How to Make a Sari at Home

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The earliest versions of the sari can be traced back to 2,000 B.C. to the western section of India. However, the present style of the draped dress has roots in the 14th century. Sewing a sari isn't very complicated. At its most basic, a sari or saree is made from a piece of material that's about 45 inches wide and 6 to 9 yards long. A border typically runs the width of the material, and, when folded, helps create the pleats that can make the dress so dazzling.

Many modern saris are sewn with pleats so all you have to do is wrap the fabric around and tuck it in. However, the pleats limit some of the style variations. With over 80 ways to fold a sari, you'll want to learn at least a few different ways to turn the fabric into a distinctive dress.

Things You'll Need

  • Fabric at least 6 yards long and 45 inches wide
  • Scissors
  • Sewing machine
  • Thread
  • Embellishments (optional)
  • Fabric glue

Step 1: Decide on the Style

While the most common way to wear a sari is to wrap it around the waist with the loose end of it draped over the shoulder, you can experiment with numerous styles and folds. Keep in mind many of the folds require a petticoat to be worn underneath. Some of the most common include:

  • Nivi: One of the most popular approaches, the nivi has seven to nine elegant pleats at the waist with a long pallu -- or scarf -- draped over the shoulder that hangs down to the wrist. This style covers the legs and also allows free movement.
  • The Bengali Drape: This style begins at the right hip and has two large pleats in front with the pallu wrapped around twice at the top.
  • Kappulu: The flowing pleats in the back of the sari accentuate the form. It's best to begin this style with a longer piece of material, of at least 7 yards.
  • Tamil Pinkosu: The pleats in back of this fold accentuate the hips, and it's typically worn without a petticoat.

Step 2: Choose the Fabric

The type of fabric used in saris ranges from sheer silk to heavyweight cotton. Each sari's material not only influences how warm the wearer will be while wearing it, but also how the fabric drapes. A sheer silk fabric is light, flexible and revealing, while a heavy cotton tends to be warmer and hold its shape. Before buying the fabric, you should decide if you want to use one of the folds that requires 6 yards of material or one that needs 9 yards. You may also want to research different fabrics, such as chiffon, crepe and georgette.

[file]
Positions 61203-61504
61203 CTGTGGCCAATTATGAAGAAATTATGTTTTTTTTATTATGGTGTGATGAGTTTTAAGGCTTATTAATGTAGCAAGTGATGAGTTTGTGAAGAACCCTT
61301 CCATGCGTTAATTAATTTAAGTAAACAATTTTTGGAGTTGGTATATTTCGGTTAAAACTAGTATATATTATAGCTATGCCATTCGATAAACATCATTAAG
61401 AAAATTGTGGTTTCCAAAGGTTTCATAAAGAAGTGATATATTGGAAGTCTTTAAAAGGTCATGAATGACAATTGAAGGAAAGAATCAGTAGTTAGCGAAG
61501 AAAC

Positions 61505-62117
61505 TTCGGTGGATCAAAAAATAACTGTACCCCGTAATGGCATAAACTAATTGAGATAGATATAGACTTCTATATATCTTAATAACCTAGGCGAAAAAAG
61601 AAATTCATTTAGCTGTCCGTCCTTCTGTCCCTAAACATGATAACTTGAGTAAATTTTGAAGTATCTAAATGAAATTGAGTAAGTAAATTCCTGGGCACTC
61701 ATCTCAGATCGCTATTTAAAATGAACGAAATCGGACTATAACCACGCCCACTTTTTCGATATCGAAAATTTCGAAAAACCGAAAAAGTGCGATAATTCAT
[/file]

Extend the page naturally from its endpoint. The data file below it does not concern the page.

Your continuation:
Step 3: Take Measurements

Put on the shoes you want to wear with the sari and measure the distance from your waist to the floor. Add 3 inches to that length for the seam. This is the height measurement.

Step 4: Cut the Fabric

Depending on the style of sari you intend to wrap, the length of the fabric will be between 6 and 9 yards. Trim the width of it to the height measurement.

Step 5: Add a Hem or Ribbon

While a hem isn't absolutely required for a sari, it can help accentuate the pleats and folds and stop the fabric from unraveling. If preferred, hem the top edge of the fabric with a rolled hem. Alternatively, you can glue a ribbon on the top edge to help with the sari's weight and keep the material from fraying.

Step 6: Decorate the Pallu

Since the scarf, or pallu, can be very ornate, they're often designed by tailors. The pallu is the 3-foot section of the sari wrapped over the shoulder of the dress. Pallus also have distinct folding styles such as the "square neck" and "back-u" that you may want to research. To add a little glamor to your sari, consider sewing or gluing on embellishments. Some decorations can be ironed on.

Step 7: Wrap the Sari

Wrapping the sari is one of the most important aspects of creating the dress style. Practice a few different folds to see which one looks best on you.

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